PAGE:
There is a quote by Roger Crawford that says, “Being challenged in life is inevitable, being defeated is optional.” We all have our challenges and difficult journeys to travel. Never in a million years did my husband and I dream that we would have to say goodbye to one of our children in this lifetime. Children are supposed to bury parents, not the other way around.
May 26, 2005….A day that brought joy and heartache to our family within a short eleven-hour time frame. My husband Tim and I along with our small children, Sam (7) and Sophie (4) were anxiously awaiting the arrival of our 3rd child, Gabriel “Gabe.” Despite receiving regular prenatal care with no obvious signs of concern, Gabe was born with HLHS (Hypo-plastic Left Heart Syndrome). He was a handsome and strong little man with wavy brown hair, brown eyes, and considered to be our “chubbiest” baby topping the scales at a healthy 7lbs and 7 ounces. To look at him one would have never known there was anything wrong except for his blue coloring due to a lack of oxygen seconds after his birth. With all of his strength, he cried three times when I held him in my arms. I like to think that was his way of saying, “I love you, Mom and Dad.”
When we first heard the words “heart disease” we couldn’t quite wrap our brains around it. I had taken care of myself throughout the pregnancy, exercised, ate healthy, took my vitamins and had never experienced anything like this with our other children. Later, we would discover there had been no genetic markers indicating heart disease. Just something that happened. No parent ever expects to lose a child but life doesn’t always go as planned. We all know that.
After what seemed like an eternity, Gabe was life flighted to Children’s Hospital in Omaha. With the support of my family, we drove to Omaha to face the worst moments in our married life. You know things are bad when you receive a call from the Pediatric Cardiologist encouraging you to exceed the speed limit in order to make it to the hospital on time. At 3:00 a.m., May 27, 2005, Tim and I sat in a large conference room surrounded by many medical professionals telling us there was no hope for our son. It was too late for a heart transplant and he’d been without oxygen for longer than he should have. It was a miracle Gabe had survived the flight to Omaha, they told us. I didn’t want to hear all the things that could go wrong IF we decided to keep him on life support. At that point, I had taught special education for over 10 years and I felt like I understood what quality of life meant. Tim and I decided we didn’t want that for our handsome little boy. We wanted him to have freedom from pain and sickness so we let him go at 7:30 a.m., holding him in our arms as he took his last breath on earth.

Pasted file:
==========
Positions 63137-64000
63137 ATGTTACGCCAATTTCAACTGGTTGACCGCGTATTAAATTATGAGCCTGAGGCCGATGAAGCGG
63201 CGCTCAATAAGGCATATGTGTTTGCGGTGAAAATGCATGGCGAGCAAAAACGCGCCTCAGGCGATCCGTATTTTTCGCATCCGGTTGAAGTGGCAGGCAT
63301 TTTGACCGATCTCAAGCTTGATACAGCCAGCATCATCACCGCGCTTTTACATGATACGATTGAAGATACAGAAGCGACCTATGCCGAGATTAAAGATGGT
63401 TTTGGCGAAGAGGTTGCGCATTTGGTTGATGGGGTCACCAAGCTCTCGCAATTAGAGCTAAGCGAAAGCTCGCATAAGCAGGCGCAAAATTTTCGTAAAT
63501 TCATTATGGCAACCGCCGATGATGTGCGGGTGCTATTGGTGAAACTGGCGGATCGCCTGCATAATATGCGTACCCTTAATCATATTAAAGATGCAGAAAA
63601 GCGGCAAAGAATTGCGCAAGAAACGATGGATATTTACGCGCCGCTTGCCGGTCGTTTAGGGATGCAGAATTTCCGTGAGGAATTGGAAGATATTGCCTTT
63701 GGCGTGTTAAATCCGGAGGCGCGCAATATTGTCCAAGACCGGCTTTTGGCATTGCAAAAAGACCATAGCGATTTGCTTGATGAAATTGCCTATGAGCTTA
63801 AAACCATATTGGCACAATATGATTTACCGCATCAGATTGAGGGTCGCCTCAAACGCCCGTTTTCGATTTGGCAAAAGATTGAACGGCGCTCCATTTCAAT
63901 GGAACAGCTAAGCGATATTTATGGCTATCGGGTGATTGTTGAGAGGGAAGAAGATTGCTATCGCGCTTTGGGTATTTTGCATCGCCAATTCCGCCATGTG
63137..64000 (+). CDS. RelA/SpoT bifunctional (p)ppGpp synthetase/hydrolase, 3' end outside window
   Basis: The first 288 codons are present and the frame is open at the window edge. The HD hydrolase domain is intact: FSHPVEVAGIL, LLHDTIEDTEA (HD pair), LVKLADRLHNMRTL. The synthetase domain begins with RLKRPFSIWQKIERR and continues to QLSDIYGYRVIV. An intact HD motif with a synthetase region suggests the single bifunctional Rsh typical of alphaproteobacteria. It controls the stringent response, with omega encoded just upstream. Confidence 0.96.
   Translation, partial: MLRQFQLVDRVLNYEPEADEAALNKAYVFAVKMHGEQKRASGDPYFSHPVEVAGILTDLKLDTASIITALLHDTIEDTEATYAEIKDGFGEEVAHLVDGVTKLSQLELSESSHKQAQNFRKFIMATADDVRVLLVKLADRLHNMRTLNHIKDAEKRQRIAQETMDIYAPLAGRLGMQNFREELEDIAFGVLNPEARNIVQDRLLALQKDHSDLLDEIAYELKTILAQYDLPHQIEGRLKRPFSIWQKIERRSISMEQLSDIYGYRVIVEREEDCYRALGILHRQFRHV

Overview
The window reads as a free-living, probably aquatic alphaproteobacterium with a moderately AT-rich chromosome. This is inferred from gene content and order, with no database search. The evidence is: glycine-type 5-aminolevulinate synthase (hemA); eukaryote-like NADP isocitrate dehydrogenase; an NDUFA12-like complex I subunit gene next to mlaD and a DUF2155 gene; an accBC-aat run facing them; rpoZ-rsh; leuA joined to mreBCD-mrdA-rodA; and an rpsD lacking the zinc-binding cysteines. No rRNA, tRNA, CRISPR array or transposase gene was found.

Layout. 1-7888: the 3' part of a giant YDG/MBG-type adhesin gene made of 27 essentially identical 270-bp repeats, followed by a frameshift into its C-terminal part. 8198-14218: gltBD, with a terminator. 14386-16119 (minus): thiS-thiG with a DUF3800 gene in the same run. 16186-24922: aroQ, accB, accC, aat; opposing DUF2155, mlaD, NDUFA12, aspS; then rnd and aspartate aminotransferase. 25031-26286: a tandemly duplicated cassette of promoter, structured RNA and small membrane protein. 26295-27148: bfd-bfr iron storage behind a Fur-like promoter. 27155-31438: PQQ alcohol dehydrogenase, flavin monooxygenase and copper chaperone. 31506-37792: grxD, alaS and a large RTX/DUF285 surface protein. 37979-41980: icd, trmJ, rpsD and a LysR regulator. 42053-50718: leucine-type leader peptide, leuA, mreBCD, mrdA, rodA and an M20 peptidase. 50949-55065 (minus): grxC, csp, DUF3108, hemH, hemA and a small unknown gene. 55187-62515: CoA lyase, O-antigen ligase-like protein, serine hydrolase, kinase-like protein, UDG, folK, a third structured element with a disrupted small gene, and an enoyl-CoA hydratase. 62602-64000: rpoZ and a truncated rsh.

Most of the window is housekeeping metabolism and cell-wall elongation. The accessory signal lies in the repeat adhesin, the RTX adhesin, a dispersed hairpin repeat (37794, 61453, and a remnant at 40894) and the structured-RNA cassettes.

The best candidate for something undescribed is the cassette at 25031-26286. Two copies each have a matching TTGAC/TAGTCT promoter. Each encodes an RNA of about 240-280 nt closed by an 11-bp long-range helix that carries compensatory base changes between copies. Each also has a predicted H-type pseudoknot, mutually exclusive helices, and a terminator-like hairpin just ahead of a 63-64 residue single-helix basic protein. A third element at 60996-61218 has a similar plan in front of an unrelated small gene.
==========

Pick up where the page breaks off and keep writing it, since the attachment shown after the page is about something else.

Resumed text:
Through our short time with Gabe, we decided we had two choices: Either be bitter or better because we had been blessed to have him in our lives for 9 months and 11 hours. It’s funny how the mind works, but I discovered a newly found empathy for parents who had lost children through other tragedies, experienced the disappointment of a sick child, or even for those who so desperately wanted to experience having children but for whatever reasons, were unable to experience parenthood. Pain, albeit a very difficult option, can be a great teacher, if we choose to embrace the moments. We had no other choice except charge forward, educate ourselves and now, volunteer for an organization that we truly believe in. If you feel as passionately as we do about helping children, please support the Children’s Heart Foundation.